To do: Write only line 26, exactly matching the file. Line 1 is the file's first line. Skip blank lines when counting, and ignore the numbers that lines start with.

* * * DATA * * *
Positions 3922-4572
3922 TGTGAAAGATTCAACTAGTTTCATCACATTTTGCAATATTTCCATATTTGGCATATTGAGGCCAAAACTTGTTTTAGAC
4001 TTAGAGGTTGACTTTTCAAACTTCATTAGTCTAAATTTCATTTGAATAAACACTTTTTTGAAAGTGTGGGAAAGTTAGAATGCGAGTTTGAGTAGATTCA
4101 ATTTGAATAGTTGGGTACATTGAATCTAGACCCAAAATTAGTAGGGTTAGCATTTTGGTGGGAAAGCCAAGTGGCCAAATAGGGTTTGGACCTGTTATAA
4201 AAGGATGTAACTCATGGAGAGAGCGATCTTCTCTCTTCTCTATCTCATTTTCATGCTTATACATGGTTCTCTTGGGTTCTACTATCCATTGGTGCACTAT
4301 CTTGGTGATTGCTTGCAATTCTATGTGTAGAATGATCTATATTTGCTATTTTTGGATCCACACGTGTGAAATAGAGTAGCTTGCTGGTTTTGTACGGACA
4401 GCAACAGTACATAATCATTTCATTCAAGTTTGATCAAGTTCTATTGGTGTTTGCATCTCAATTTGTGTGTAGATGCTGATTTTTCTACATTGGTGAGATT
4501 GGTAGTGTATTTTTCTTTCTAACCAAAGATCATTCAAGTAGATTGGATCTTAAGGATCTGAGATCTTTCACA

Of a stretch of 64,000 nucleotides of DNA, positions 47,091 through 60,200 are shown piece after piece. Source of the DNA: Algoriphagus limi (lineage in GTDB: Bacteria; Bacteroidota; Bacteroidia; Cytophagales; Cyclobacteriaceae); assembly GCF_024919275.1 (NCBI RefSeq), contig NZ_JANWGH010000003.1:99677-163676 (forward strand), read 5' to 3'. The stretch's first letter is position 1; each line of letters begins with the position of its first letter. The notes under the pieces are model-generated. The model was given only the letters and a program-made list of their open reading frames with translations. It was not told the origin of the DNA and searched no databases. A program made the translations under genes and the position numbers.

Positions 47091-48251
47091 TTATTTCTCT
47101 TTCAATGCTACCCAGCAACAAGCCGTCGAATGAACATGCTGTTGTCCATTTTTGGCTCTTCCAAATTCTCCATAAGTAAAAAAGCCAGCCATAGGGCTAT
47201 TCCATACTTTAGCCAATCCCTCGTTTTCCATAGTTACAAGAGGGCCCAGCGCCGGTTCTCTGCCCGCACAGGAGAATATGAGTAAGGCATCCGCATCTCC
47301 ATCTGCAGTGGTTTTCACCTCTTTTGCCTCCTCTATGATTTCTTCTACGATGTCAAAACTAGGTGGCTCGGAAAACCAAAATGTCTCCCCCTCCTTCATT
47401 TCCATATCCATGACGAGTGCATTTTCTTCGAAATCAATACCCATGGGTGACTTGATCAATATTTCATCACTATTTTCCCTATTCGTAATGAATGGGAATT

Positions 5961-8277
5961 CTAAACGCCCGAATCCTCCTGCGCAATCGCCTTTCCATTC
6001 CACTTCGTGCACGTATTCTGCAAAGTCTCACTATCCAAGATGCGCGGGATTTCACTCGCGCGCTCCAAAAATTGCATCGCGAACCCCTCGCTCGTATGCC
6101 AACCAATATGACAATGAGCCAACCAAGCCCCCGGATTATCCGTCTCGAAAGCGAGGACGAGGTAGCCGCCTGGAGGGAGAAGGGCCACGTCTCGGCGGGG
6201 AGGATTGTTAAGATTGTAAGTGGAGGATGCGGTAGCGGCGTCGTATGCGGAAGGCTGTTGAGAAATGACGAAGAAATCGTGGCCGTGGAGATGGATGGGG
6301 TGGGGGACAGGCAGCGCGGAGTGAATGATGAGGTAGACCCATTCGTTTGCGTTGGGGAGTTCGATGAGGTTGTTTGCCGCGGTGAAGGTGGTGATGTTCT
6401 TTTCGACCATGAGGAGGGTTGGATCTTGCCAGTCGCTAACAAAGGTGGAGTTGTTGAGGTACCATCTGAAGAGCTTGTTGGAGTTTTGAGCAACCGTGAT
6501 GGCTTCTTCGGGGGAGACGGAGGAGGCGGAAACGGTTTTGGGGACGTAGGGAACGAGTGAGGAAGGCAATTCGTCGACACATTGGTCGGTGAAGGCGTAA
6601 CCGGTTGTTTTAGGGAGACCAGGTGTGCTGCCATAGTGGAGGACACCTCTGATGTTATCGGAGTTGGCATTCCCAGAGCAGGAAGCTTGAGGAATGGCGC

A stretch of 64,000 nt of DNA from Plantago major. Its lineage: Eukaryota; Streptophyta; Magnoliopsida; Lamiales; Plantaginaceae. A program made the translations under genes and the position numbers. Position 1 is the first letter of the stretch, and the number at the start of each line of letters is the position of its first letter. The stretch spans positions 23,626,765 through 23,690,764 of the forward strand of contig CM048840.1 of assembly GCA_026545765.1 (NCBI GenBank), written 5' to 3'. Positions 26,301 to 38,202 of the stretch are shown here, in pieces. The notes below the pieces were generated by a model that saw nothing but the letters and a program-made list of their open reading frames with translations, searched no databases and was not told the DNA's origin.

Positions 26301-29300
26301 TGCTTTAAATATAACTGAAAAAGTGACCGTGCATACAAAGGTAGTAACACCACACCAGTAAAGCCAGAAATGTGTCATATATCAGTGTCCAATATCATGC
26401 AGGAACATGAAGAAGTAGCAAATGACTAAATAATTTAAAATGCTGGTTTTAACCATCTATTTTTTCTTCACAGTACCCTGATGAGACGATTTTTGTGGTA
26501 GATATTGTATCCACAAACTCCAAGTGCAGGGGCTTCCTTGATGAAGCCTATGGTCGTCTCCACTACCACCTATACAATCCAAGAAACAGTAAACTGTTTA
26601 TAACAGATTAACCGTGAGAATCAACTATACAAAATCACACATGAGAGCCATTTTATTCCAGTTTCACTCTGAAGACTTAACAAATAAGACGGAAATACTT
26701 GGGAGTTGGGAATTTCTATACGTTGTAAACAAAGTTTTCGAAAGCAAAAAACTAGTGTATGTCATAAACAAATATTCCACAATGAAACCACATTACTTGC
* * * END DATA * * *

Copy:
Positions 26301-29300